When asked to describe his dream restaurant he becomes very animated. “Not high end, but not bistro and spontaneous, today I buy this and I want to cook that tonight. To approach it from the ingredients. I want to have the luxury to buy those Harry’s Berries strawberries. Virbila [S. Irene Virbila, Los Angeles Times restaurant critic] once said that perhaps the best dessert she’s ever had was the perfect peach. You have to have a lot of guts as a chef to serve the perfect peach. Like the strawberry, once in a while I can close my eyes and say wow! As a chef, I think it is the ultimate challenge to do that.”
Giraud’s dream will soon be a reality, this summer – hopefully Bastille Day (July 14th) he is opening Maison Giraud in the Pacific Palisades, a neighborhood restaurant that will serve breakfast, lunch and dinner. No doubt the French omelet will be on the menu, with a bright frisée salad and perhaps a glass of rosé.
Summer is here – what with Wimbledon on the television and the kids off school. I’m getting very excited about going to Provence, where coincidentally Giraud is from. Alain’s Vacherin Glace wraps up all the flavors of summer in a stunning dessert – I think of it as a French gourmet version of my favorite – Eaton mess – with the added bonus of lavender ice cream and those heavenly tasting Harry’s Berries. Impress guests at a fourth of July party or have it for Bastille day (14th July) – I have adapted the recipe and used blueberry coulis for that perfect red white and blue version of summer in a sundae glass.
Alain Giraud’s Fourth of July Vacherin Glace
Lavender Ice Cream, Meringue, Strawberries, Crème Chantilly and Blueberry Coulis
Lavender Ice Cream
½ cup heavy cream
½ vanilla pod
4 egg yolks
¾ cup of sugar, divided
1½ teaspoon dried lavender
½ cup of sugar
Whites of 2 large eggs
1 cup of heavy cream
1/8 cup of powdered sugar
10 oz fresh blueberries
¼ cup of sugar
Juice of 1 lemon
16 Harry’s Berries strawberries, quartered
8 Lavender sprigs
What to do
Lavender Ice Cream
1. Bring milk, cream, vanilla and half of the sugar to a boil. Add the lavender, turn heat off and infuse for 1 minute.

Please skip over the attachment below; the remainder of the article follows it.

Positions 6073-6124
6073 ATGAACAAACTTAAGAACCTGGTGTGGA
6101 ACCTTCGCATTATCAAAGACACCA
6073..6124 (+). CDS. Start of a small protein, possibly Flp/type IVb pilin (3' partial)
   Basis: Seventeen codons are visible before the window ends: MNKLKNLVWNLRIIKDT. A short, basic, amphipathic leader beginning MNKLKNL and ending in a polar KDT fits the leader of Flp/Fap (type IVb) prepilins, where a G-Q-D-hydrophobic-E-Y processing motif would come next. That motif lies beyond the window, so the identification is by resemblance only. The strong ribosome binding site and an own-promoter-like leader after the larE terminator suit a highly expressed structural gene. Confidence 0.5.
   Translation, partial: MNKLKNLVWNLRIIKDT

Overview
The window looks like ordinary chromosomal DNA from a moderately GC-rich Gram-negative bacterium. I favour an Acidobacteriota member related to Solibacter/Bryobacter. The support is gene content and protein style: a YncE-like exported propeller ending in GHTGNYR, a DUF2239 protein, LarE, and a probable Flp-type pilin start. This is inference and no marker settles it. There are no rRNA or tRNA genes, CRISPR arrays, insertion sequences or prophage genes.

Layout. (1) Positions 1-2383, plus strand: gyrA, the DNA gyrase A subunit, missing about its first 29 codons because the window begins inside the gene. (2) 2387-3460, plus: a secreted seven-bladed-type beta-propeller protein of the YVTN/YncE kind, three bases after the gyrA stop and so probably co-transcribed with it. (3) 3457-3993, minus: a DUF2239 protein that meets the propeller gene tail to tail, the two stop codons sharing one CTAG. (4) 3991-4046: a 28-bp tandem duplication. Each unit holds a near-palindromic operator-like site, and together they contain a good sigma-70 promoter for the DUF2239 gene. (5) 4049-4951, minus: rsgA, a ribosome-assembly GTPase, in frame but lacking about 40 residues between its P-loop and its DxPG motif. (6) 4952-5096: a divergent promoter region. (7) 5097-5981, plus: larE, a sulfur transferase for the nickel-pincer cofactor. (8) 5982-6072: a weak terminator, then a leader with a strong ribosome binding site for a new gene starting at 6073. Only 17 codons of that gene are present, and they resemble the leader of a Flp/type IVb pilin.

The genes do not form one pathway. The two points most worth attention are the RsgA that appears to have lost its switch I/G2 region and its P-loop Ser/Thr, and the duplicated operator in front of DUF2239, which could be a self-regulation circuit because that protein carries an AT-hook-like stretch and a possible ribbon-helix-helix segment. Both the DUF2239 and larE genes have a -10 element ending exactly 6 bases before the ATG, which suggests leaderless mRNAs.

2. In a separate bowl, combine yolks and remaining half of the sugar. Prepare a bowl of ice water; set an empty bowl on top of the ice water and place a strainer on top of the empty bowl.
3. Temper the yolk and sugar with a small amount of the warm mixture above, being careful not to cook or “scramble” the eggs. Bring the milk/cream mixture back to a boil and stir in the tempered yolk mixture. Cook, mixing continuously with a wooden spoon, until the mixture coats the back of a spoon, about 3 minutes.
4. Strain into the empty bowl and chill.
5. Run mixture in an ice cream machine until set and place in freezer.
1. Prepare a double boiler bath (Bain Marie). Pre-heat the oven to 200 F.
2. In a mixing bowl, combine egg whites and sugar. Place on the double boiler and whisk for approximately 5 minutes or until mixture is warm to the touch.
3. Remove from water bath and place in the bowl of an electric stand mixer with a whisk attachment. Whip to medium-stiff peak.
4. Using a pastry bag with a medium-sized round tip, pipe onto a parchment-lined sheet in to a teardrop shape (Giraud suggests piping on a diagonal).
5. Place sheet in the pre-heated oven and dry until hard but without color.
6. Remove from oven, cool and store drops in an airtight container.
1. Using the electric stand mixer with a whisk attachment combine cream and sugar. Whisk to medium-stiff peak.
2. Place in pastry bag with a star tip.
1. In a blender, place the blueberries, sugar and lemon juice. Blend at high speed until smooth.
2. Strain. Taste and adjust for flavor.
1. Place 1 large scoop of lavender ice cream in the center of each dish.
2. Pipe Chantilly cream using the star-tipped pastry bag, covering entire scoop of ice cream to form a dome.
3. Arrange the strawberries and meringue drops in the whip cream-covered ice cream.
4. Make a rim of blueberry coulis around the dome. Garnish with lavender sprig and serve immediately.
Love those berries! Fabulous dessert!
Wow that looks absolutely amazing—both the shopping trip and the dessert.
Lucy, that dessert is gorgeous! I can’t wait for your book. It will be so fun to “meet” all these chefs and learn about their favorite recipes. Cute story anout Remy 😉
Brooke @ Food Woolf says
Wow. What a gorgeous dessert and wonderful market suggestions. A valuable post for anyone who likes to go to the farmers’ market here in Southern California! Thank you for the insights and lovely stories. Cheers!
I’m going to the market you next week! What a fun day and I am a huge fan of Weiser’s potatoes! I cannot wait for your book to come out. It will be such a wonderful celebration!
Great, now I know what I’m making for my dinner party on Sunday!!